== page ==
Las Vegas sheriff frustrated by data discrepancies, unanswered questions

Nearly two weeks after a gunman unleashed one of the deadliest mass shootings in modern U.S. history, authorities in Las Vegas are still left with more questions than answers.

Sheriff Joseph Lombardo, head of the Las Vegas Metropolitan Police Department, expressed his own frustrations with the investigation, but said he remained determined to keeping the public informed.

“It’s important for people to know what I know, when I know it. Just to calm the public,” Lombardo told the Las Vegas Review-Journal.

Perhaps the biggest question of all: What motivated gunman Stephen Paddock, 64, to open fire on 22,000 concertgoers, ultimately killing 58 and wounding hundreds more.

Lombardo touched on the lack of information regarding Paddock’s motive.

“You immediately think you’re gonna know the reasons why in the short term," he said. "Now, here we are a week after the fact, and we still don’t know.”

Varying accounts of the timeline from that Oct. 1 evening have left the public even further in the dark.

On Monday, Lombardo issued a revised timeline of events, stating that Paddock shot and wounded a Mandalay Bay hotel security guard, firing around 200 bullets outside his hotel room door, only six minutes before he opened fire on the crowd below.

This account was much different from the version offered last week. According to that initial timeline, Paddock shot the security guard, Jesus Campos, after he finished firing at the crowd.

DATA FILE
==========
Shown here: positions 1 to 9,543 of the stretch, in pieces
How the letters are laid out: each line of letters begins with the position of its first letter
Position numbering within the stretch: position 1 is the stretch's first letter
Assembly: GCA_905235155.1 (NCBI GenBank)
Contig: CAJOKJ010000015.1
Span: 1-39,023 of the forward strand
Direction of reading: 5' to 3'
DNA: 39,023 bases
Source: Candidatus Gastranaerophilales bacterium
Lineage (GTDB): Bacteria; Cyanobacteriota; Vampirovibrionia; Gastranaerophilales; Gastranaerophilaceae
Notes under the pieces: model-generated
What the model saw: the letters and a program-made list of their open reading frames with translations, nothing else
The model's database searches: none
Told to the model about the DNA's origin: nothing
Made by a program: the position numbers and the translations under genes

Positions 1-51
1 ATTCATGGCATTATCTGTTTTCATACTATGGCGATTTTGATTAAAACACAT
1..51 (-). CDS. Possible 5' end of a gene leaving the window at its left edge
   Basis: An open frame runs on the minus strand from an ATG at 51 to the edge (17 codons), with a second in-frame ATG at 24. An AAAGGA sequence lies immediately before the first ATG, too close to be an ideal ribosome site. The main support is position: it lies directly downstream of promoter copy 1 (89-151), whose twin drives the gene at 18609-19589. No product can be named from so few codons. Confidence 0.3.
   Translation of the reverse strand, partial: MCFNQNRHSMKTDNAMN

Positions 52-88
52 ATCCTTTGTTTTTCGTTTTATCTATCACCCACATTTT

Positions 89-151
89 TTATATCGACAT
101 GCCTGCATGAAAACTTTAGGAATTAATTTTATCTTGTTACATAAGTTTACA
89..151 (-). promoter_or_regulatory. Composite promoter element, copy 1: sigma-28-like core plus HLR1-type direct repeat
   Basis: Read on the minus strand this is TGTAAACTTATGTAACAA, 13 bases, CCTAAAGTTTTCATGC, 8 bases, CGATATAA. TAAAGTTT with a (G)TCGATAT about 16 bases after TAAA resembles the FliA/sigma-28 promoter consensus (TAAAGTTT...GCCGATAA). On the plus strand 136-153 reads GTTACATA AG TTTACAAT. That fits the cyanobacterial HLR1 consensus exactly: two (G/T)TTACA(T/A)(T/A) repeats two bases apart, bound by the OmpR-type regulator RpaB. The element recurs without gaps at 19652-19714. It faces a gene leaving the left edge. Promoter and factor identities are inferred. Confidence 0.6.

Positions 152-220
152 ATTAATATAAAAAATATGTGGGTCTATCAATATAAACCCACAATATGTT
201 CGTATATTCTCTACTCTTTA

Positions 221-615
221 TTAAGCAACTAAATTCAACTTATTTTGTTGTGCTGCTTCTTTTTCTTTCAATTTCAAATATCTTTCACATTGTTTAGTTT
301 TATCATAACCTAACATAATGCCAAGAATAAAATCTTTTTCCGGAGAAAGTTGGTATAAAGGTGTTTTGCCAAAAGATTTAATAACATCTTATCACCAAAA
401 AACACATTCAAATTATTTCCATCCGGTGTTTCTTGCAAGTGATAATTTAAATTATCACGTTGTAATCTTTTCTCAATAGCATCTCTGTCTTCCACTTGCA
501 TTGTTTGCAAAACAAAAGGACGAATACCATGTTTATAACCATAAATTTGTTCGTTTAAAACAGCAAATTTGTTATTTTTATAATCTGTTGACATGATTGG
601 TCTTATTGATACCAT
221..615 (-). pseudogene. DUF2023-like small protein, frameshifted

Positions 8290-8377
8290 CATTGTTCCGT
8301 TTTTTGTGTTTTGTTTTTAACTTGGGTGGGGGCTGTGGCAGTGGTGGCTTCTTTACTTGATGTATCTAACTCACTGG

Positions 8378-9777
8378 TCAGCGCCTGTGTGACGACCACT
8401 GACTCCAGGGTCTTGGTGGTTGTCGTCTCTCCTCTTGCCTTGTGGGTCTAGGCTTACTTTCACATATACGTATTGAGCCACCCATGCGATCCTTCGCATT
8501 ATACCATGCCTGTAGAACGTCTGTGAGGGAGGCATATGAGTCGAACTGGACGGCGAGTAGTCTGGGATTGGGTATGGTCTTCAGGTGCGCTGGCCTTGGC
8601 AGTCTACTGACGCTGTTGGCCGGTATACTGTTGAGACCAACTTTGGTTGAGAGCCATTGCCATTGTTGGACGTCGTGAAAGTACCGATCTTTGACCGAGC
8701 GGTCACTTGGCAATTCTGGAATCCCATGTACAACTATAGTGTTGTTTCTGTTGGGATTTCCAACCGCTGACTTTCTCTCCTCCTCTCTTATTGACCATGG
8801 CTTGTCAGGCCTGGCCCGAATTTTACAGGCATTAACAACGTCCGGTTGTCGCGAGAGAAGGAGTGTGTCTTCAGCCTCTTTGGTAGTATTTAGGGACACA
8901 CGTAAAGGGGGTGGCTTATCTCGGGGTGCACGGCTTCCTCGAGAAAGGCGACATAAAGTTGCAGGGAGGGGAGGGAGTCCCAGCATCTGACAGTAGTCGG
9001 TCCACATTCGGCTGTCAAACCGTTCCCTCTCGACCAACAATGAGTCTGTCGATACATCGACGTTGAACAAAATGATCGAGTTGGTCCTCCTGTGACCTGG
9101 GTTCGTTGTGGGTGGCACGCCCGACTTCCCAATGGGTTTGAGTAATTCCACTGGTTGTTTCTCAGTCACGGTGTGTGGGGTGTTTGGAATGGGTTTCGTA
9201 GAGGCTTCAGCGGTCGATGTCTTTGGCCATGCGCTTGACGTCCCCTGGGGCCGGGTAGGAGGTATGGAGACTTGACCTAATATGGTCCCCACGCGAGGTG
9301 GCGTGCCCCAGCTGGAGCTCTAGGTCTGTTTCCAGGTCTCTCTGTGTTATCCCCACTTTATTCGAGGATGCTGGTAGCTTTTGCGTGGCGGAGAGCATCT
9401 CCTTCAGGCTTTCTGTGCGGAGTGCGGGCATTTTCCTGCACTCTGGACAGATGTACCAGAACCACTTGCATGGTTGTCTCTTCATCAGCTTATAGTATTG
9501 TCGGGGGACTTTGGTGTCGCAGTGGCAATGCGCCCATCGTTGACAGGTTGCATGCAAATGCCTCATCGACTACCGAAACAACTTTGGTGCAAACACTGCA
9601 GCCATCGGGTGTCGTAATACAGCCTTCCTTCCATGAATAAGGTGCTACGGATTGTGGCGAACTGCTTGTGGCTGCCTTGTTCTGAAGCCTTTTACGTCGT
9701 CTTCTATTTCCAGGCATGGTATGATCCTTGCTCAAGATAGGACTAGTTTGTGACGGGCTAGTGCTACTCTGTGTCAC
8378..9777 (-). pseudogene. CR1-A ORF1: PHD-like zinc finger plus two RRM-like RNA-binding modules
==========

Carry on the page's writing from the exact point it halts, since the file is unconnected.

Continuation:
However, a Thursday statement by MGM Resorts international, owner of the Mandalay Bay hotel, disputes even the most recent police timeline.

The casino company said that shots were fired into the festival crowd “at the same time as, or within 40 seconds after” Campos was fired upon.

Based on when the shots were first reported over hotel dispatch radio, MGM claims that the police account of gunfire breaking out 6 minutes later is inaccurate.

Despite there being so many discrepancies over when the gunman opened fire, it is inevitable that details will change again.

Dan Oates, who was chief of police in Aurora, Colo., when the infamous movie theater shooting happened there in 2012, told the Review-Journal that such changes are expected.

“Given the scale and complexity, as a police professional, I’m not particularly troubled if some early facts shift.”

Investigators were working hard to pin down an exact timeline of events and figure out what drove Paddock over the edge.

The Associated Press contributed to this report.